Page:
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How publishing professionals can stretch their marketing budget

I was lucky enough to get a ticket for the Summit on Content Marketing via my content marketing coaches Andrew and Pete. Twelve days … 100 speakers. Phew!

I’ve only scratched the surface of what’s on offer but one session blew me away because of how it resonated with the publishing industry: Gordon Graham’s ‘One White Paper, Five Ways: Stretch Your Content Marketing Budget by Re-Purposing’.

The budget problem – time and money

Publishing professionals – from presses to freelancers – have marketing budgets. That’s because our pockets aren’t bottomless. Furthermore, creating high-quality marking materials is labour intensive, and most of us are time-poor.

The question is, then, can that budget be stretched? And if so, how?

Graham, otherwise known as That White Paper Guy, has the answer. In-depth content and repurposing. Being able to repurpose our material can be a game-changer.

What’s a white paper, anyway?

Graham helps businesses communicate their value by creating white papers. The emphasis is on ‘facts, not hype’. He defines a white paper as ‘A persuasive essay that uses facts and logic to promote a better way to solve a business problem.’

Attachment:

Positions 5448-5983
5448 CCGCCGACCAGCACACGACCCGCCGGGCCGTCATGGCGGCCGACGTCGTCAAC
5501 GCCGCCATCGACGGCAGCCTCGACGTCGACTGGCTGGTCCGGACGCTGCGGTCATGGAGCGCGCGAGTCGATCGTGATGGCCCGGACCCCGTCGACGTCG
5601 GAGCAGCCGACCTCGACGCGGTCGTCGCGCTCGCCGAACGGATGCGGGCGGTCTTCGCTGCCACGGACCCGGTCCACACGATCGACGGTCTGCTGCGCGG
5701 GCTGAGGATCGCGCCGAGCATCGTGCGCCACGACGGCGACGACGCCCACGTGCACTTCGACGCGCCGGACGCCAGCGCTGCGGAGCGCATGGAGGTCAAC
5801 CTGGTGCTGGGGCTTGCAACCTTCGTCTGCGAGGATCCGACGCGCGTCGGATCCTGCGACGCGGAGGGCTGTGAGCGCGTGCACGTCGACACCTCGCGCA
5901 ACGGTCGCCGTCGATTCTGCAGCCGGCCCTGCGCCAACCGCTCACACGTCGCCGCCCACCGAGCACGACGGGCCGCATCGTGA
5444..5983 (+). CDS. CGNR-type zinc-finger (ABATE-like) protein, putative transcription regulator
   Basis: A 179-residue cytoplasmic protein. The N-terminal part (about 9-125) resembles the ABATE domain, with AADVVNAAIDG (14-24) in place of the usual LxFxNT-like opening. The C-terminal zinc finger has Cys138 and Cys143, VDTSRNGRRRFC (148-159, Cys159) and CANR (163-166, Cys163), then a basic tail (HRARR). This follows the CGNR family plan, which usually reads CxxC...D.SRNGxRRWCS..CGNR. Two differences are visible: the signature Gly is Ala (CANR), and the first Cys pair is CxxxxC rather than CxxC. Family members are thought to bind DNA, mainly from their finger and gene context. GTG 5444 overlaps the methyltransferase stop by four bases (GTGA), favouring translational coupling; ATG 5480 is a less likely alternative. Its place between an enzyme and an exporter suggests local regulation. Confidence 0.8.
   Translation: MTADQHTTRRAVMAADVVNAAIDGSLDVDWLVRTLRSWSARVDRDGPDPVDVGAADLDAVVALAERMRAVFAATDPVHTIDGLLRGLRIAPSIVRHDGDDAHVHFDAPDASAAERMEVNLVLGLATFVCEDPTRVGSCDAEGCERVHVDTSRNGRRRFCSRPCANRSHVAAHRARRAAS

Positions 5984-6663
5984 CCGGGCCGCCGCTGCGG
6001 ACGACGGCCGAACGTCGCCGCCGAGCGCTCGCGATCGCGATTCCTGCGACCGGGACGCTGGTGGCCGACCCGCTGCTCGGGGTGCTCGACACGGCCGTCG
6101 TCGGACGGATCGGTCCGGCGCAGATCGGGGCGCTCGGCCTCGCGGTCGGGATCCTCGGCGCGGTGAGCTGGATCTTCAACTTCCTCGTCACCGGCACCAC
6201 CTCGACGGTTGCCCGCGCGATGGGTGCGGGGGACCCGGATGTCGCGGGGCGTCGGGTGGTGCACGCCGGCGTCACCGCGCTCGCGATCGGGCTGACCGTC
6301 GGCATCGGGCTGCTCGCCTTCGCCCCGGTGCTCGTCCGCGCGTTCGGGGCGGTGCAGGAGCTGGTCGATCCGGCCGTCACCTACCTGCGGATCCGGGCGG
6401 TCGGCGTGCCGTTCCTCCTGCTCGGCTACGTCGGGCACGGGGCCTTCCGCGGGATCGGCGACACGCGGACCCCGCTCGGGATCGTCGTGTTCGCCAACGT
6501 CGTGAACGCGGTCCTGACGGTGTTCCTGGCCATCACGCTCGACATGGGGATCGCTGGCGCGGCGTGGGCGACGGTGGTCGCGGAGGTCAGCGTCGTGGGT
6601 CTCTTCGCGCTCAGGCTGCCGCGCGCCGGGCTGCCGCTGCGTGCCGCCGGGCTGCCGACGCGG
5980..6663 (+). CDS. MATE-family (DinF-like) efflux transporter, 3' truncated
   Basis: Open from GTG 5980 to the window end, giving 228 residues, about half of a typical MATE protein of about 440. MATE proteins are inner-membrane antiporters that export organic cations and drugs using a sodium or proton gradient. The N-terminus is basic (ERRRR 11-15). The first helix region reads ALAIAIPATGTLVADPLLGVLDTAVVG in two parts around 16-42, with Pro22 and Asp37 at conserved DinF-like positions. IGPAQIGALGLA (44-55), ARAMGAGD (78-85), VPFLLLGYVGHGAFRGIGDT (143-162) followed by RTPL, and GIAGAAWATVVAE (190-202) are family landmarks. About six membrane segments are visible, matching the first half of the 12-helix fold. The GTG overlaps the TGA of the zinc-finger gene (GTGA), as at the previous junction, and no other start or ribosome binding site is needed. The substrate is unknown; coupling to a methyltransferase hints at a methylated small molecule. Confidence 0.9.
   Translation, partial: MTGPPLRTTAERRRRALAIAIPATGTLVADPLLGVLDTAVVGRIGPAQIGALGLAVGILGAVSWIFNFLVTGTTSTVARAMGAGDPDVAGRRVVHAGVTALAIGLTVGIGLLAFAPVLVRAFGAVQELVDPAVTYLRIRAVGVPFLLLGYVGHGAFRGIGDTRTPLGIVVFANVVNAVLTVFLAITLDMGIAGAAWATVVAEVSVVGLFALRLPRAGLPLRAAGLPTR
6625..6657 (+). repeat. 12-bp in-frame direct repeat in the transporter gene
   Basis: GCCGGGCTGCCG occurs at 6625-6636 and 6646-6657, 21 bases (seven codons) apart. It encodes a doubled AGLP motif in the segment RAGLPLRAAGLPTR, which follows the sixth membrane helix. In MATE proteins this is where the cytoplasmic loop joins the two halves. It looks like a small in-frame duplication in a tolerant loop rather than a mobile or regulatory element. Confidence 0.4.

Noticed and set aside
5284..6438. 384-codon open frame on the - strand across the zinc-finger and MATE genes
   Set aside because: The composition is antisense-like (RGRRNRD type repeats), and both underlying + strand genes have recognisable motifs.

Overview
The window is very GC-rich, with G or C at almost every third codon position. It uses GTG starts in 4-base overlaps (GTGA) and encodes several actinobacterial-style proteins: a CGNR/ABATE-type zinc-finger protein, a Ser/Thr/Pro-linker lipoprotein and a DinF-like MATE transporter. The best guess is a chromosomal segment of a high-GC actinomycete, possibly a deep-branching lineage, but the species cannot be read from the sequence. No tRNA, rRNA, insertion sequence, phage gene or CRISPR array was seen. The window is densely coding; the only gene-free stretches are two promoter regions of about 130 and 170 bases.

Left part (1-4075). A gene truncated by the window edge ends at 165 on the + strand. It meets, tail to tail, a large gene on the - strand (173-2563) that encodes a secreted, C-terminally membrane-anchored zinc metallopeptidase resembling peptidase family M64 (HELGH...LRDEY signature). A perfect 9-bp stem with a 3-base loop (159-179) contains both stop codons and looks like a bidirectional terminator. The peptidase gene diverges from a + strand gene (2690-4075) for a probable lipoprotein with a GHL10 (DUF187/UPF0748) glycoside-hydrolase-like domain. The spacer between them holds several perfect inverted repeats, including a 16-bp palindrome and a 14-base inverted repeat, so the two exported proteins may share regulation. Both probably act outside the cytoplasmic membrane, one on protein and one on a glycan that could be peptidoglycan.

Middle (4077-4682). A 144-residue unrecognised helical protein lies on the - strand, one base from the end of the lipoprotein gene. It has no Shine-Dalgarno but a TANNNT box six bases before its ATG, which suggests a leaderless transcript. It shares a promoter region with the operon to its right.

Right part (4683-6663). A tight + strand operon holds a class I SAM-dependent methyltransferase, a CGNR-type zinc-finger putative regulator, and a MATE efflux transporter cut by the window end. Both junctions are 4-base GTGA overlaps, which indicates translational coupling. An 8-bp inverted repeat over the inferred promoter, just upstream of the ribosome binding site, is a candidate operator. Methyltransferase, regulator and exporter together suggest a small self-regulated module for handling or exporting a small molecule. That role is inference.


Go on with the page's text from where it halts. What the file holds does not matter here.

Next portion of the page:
They’re usually in portrait format, and include five pages of research-based narrative text that’s educational, practical, helpful, and usable.

White papers are superb vehicles for building trust because they’re based on research and problem solving. They help us make decisions, and in the publishing world, where margins are tight, markets are global and the relationships between publishers, authors, freelancers and readers are complex, global and increasingly fluid, trust is more important than ever.

Any publishing professional can create a white paper – from the marketing team in one of the Big Five to a lil’ old fiction editor like me. All you need is the will to do it. And do it well.

If the term white paper makes you nervous, fear not. Think of it as a booklet instead. It’s the research-based nature of the narrative content that’s key, not the name of the thing!

Industry examples

Take a look at Reedsy’s ‘The Lean Publisher: A Changing Freelancer Economy’.

Or how about Digital Book World’s ‘How Do Book Sales Stack Up – Genre by Genre?’.

That’s two pieces of valuable, usable marketing content. Or is it?

In ‘One White Paper, Five Ways’, Graham shows us how the publishing professional (or any professional for that matter) can create an additional five pieces (maybe even more) of high-quality content from each of those research reports. Bang for your buck, or what?

Graham offers some solid advice on good practice (I’ve paraphrased): think like a lawyer, research like a think tank, cite like a scholar, write like a journalist, and communicate like a person.

Isn’t repurposing cheating?

Repurposing is recycling. It’s a good thing. Not just because it’s cheaper. Not just because it saves time. But because it’s responsive.